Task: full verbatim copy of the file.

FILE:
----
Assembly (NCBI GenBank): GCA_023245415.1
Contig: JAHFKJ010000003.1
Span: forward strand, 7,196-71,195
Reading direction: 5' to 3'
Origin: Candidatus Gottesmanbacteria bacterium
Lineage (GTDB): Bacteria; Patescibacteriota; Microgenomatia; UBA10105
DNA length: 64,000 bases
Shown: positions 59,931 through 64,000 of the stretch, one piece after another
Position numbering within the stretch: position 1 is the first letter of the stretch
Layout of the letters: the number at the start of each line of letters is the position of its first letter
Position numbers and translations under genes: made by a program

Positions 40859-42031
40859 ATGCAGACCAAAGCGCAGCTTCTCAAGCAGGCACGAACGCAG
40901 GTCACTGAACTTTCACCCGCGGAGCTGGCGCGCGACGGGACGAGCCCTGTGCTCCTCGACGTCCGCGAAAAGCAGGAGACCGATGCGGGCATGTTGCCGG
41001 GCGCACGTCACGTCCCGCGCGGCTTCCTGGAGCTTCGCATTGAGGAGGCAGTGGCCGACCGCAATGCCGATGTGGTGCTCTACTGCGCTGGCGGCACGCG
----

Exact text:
Assembly (NCBI GenBank): GCA_023245415.1
Contig: JAHFKJ010000003.1
Span: forward strand, 7,196-71,195
Reading direction: 5' to 3'
Origin: Candidatus Gottesmanbacteria bacterium
Lineage (GTDB): Bacteria; Patescibacteriota; Microgenomatia; UBA10105
DNA length: 64,000 bases
Shown: positions 59,931 through 64,000 of the stretch, one piece after another
Position numbering within the stretch: position 1 is the first letter of the stretch
Layout of the letters: the number at the start of each line of letters is the position of its first letter
Position numbers and translations under genes: made by a program

Positions 40859-42031
40859 ATGCAGACCAAAGCGCAGCTTCTCAAGCAGGCACGAACGCAG
40901 GTCACTGAACTTTCACCCGCGGAGCTGGCGCGCGACGGGACGAGCCCTGTGCTCCTCGACGTCCGCGAAAAGCAGGAGACCGATGCGGGCATGTTGCCGG
41001 GCGCACGTCACGTCCCGCGCGGCTTCCTGGAGCTTCGCATTGAGGAGGCAGTGGCCGACCGCAATGCCGATGTGGTGCTCTACTGCGCTGGCGGCACGCG